Saturday, December 11, 2010

Notion Ink Adam Problems - What's Really Going On?

The tech industry has never been an easy one to get into. There are high barriers of entry in funding, ideas, and distribution, and then there are the pundits. Every product created gets dissected, analysed, and reviewed over and over again, sometimes to the joy of a new company and sometimes to its downfall.

So, it’s always interesting and occasionally painful to watch someone attempt a feat like Notion Ink – the India based tablet manufacturer who burst onto the scene at CES last January with a whole lot of promises in their Adam tablet.  

Yet, even before their first tablet, the Adam, hits store shelves, Notion Ink is having a horrific time with their presale. Visitors to their site are finding limited information about the tablet, high shipping fees (or low depending on where you live), limited payment method options, requests for personal data they should never need, hiccups with shipping addresses, and a very short return window. Some are yelling “Scam” while others are simply waiting to see the device in question.

The tablet itself has not been shown outside of very limited tech demos that don’t showcase many of its announced features and as a result is severely lacking in the kind of hands-on buzz needed to alleviate these growing pains. Of course, Notion Ink has promised a reveal on January 6th at CES, but why then are they preselling so early if no one has actually used the device, and in some cases regulatory approval hasn’t even been acquired.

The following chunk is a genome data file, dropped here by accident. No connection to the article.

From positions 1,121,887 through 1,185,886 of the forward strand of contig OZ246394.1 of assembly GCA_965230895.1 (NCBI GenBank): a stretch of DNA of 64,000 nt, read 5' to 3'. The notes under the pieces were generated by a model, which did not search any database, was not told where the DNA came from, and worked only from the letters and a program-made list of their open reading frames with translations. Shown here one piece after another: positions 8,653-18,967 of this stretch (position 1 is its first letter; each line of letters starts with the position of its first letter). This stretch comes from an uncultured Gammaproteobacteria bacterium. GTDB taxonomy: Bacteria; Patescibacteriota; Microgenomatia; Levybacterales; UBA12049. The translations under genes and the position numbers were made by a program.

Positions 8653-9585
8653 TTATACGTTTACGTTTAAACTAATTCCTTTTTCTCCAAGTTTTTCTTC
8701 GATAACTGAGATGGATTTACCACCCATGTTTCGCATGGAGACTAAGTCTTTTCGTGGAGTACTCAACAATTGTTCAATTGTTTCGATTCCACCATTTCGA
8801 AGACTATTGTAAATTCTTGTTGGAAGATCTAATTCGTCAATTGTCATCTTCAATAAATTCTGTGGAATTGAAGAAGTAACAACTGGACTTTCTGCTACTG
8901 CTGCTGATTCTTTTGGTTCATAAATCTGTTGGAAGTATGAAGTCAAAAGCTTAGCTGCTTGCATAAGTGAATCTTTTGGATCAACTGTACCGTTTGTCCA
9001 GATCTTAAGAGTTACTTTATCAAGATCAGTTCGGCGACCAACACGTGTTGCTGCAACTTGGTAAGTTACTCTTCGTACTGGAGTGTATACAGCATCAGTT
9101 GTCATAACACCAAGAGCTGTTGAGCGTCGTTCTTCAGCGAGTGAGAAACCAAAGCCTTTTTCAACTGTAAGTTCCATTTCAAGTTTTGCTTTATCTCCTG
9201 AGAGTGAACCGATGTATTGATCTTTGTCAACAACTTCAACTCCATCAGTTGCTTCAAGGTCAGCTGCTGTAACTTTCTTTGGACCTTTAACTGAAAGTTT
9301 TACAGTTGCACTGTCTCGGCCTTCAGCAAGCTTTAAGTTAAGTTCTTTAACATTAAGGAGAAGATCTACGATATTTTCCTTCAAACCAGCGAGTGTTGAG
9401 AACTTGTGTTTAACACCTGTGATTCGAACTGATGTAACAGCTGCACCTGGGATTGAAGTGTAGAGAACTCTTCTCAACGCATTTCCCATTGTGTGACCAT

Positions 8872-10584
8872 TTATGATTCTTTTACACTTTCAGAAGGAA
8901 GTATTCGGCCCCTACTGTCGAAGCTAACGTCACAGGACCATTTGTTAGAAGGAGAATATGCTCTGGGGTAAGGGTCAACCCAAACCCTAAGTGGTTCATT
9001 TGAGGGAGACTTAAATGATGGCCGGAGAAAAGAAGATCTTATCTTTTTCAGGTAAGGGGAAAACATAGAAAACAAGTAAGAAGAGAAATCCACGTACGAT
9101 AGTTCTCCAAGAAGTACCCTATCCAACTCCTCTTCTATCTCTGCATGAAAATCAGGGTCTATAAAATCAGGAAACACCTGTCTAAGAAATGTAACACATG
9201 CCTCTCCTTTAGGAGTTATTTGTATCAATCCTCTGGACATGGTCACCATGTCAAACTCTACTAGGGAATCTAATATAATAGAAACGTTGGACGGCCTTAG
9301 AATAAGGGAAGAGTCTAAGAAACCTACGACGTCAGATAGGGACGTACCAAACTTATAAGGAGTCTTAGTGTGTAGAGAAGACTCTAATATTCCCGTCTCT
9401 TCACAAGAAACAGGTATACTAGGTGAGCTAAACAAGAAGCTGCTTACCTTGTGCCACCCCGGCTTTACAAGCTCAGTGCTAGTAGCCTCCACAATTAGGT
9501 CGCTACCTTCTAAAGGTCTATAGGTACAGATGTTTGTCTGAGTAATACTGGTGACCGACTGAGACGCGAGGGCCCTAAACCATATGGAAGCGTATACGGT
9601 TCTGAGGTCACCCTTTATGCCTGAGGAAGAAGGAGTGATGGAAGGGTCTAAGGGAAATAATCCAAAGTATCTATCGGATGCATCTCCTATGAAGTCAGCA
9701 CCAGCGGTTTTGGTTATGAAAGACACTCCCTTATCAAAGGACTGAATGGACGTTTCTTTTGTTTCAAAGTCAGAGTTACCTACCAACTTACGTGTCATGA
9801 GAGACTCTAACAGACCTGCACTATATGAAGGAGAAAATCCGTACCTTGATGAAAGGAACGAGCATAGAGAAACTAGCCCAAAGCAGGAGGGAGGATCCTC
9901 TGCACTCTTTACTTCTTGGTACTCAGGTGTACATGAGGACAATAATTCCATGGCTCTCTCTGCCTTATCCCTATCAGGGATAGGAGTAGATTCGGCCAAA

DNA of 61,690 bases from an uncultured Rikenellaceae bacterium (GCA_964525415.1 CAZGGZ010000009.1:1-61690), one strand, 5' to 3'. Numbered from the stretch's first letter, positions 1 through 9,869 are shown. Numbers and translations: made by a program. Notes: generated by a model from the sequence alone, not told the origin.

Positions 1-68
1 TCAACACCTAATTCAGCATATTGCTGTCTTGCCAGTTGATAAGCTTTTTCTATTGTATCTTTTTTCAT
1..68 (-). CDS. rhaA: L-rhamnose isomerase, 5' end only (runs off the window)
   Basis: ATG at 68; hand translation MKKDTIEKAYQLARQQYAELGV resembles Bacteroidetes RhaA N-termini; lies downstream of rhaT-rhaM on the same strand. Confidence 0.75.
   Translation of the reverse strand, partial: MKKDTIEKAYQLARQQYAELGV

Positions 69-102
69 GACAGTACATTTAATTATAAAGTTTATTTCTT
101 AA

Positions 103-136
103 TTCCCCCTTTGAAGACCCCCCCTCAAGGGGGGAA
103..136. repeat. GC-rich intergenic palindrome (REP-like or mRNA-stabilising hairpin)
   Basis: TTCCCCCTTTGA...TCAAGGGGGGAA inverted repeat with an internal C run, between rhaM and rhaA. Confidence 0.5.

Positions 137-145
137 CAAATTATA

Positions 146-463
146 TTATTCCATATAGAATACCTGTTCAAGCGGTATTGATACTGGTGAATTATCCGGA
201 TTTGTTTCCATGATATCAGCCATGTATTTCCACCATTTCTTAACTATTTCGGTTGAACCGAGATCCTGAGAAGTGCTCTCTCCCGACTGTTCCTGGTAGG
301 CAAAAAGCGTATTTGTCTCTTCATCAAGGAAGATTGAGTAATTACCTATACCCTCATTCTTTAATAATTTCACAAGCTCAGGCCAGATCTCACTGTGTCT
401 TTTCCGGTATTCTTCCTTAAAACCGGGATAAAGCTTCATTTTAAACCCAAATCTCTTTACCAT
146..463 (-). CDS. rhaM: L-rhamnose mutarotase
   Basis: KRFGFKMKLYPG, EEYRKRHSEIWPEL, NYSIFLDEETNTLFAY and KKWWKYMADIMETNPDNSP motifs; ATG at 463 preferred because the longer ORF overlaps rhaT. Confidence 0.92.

We don’t know for a fact if this is a case of an unscrupulous company or a very messy preorder process gone horribly awry, but the whole debacle got me thinking about the barrier to entry in this industry. Right now, there are roughly two dozen companies attempting to follow the path that Apple blazed last spring with major tablet launches. Some of them will succeed and many will not. But, most of them are major tech companies with diverse product offerings that can afford to test a new niche.

However, in my eyes, the really good ideas tend to come from the smaller manufacturers – the guys with something to prove and creativity to spare. If you want to succeed out of nowhere, you need to bring something over the top and brand new with you, not just another iPad or Tab replicate. So, I get excited when companies like Notion Ink come along. And a lot of people are with me on this. Unfortunately, that doesn’t mean those companies will follow through with good devices, or even with a functional device.

I’m willing to wait out the preorder problems and accusations to see what the actual device looks like, though I do recommend you hold off on ordering until these issues are worked out. However you look at it, though, small manufacturers bring big ideas to this industry and as a tech enthusiast, I want to see each of them succeed.

If this is just a case of poor planning and Notion Ink bit off a little more than they can chew with a global launch on their first product, I will keep an eye on this thing in January because you never know when the little guy will come through with something impressive. If, on the other hand the Adam is DOA or simply never arrives, it will be a blow for small manufacturers everywhere who work hard to gain the public’s trust with their first product. Let’s hope it’s the latter.

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